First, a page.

Coffee Can Keep Cardiovascular Diseases at Bay and Even Help You Increase Longevity
Coffee can help keep cardiovascular diseases at bay Photo Credit: Pexels

Good news for coffee lovers. A new study says that coffee can help boost longevity of life. Therefore you may not want to shy away from 2 or 3 cups of coffee in a day. A study conducted on about half-a-million British adults found out that drinking fresh, ground instant coffee could actually lower risk of death over 10 years. It was drinking decaffeinated coffee that showed the above results. This is the first large study to prove that it would even help people with genetic glitches.

The study was published Monday in the journal JAMA Internal Medicine and doesn't clarify on how exactly can drinking affect the longevity of life but it is said that coffee contains over 1,000 chemical compounds including antioxidants, which help protect your cells from damage and that can, in turn, help you live longer.

Earlier according to another study conducted in Germany, caffeine was claimed to help prevent cardiovascular diseases by promoting the movement of a regulatory protein into mitochondria. It enhanced their function and hence was known to protect the cardiovascular cells from damaging. Research has also claimed that "Caffeine consumption has been associated with lower risks for multiple diseases, including type II diabetes, heart disease, and stroke, but the mechanism underlying these protective effects has been unclear"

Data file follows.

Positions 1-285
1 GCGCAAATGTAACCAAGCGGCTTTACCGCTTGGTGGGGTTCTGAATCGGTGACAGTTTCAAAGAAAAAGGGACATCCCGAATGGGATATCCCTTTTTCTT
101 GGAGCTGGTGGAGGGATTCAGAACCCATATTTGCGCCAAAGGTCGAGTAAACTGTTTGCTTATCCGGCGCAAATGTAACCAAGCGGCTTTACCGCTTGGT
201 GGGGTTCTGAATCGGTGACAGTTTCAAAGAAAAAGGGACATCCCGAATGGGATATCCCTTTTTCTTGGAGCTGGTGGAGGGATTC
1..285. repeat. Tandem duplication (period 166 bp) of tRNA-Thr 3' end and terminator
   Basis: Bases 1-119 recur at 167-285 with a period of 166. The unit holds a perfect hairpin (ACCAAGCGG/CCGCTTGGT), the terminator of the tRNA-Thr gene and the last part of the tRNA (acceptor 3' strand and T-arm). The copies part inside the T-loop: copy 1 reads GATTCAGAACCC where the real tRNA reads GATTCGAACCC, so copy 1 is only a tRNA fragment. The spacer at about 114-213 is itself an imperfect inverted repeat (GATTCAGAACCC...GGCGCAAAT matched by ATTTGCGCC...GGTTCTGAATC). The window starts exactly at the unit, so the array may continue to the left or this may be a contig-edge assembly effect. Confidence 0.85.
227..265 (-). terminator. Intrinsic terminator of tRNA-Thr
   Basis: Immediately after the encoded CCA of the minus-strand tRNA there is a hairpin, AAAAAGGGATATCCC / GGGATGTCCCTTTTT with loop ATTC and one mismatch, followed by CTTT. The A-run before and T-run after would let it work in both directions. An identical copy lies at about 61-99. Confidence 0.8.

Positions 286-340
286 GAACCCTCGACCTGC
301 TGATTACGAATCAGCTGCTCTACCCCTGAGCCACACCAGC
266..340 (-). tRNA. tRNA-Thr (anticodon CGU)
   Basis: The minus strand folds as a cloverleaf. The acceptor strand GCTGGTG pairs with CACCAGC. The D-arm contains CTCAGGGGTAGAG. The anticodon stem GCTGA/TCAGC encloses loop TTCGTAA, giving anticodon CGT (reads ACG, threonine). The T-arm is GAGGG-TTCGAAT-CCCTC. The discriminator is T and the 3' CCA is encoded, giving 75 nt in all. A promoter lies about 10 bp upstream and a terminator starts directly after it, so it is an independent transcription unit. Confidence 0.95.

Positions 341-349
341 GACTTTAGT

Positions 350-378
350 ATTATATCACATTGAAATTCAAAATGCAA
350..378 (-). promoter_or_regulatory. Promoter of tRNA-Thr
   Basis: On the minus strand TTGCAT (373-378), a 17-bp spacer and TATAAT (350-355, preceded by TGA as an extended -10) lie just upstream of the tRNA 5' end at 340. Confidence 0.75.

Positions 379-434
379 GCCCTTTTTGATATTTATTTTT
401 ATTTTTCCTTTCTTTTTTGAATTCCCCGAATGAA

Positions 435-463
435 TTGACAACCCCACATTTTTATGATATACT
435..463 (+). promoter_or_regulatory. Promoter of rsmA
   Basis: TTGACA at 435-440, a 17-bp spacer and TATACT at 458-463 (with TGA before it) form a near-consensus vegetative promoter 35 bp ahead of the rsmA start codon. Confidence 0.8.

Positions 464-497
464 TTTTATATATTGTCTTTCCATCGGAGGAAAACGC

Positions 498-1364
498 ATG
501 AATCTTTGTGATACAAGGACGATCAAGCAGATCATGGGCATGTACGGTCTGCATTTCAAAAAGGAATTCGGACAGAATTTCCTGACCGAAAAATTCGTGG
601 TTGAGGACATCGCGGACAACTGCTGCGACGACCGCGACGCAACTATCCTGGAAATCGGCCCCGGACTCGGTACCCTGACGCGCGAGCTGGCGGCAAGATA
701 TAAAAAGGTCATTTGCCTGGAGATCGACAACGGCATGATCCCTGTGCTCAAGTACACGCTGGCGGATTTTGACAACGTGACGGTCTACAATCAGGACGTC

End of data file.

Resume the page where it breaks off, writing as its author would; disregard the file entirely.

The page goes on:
Judith Haendeler said, "These results should lead to better strategies for protecting heart muscle from damage, including consideration of coffee consumption or caffeine as an additional dietary factor in the elderly population. Furthermore, enhancing mitochondrial p27 could serve as a potential therapeutic strategy not only in cardiovascular diseases but also in improving healthspan"

Coffee is known to have a ton of other health benefits. It is only the harmful addiction to coffee that isn't good for your health plus, it also does have its own set ill-effects. The study doesn't urge the non-coffee drinkers to start drinking coffee or other people to binge on it.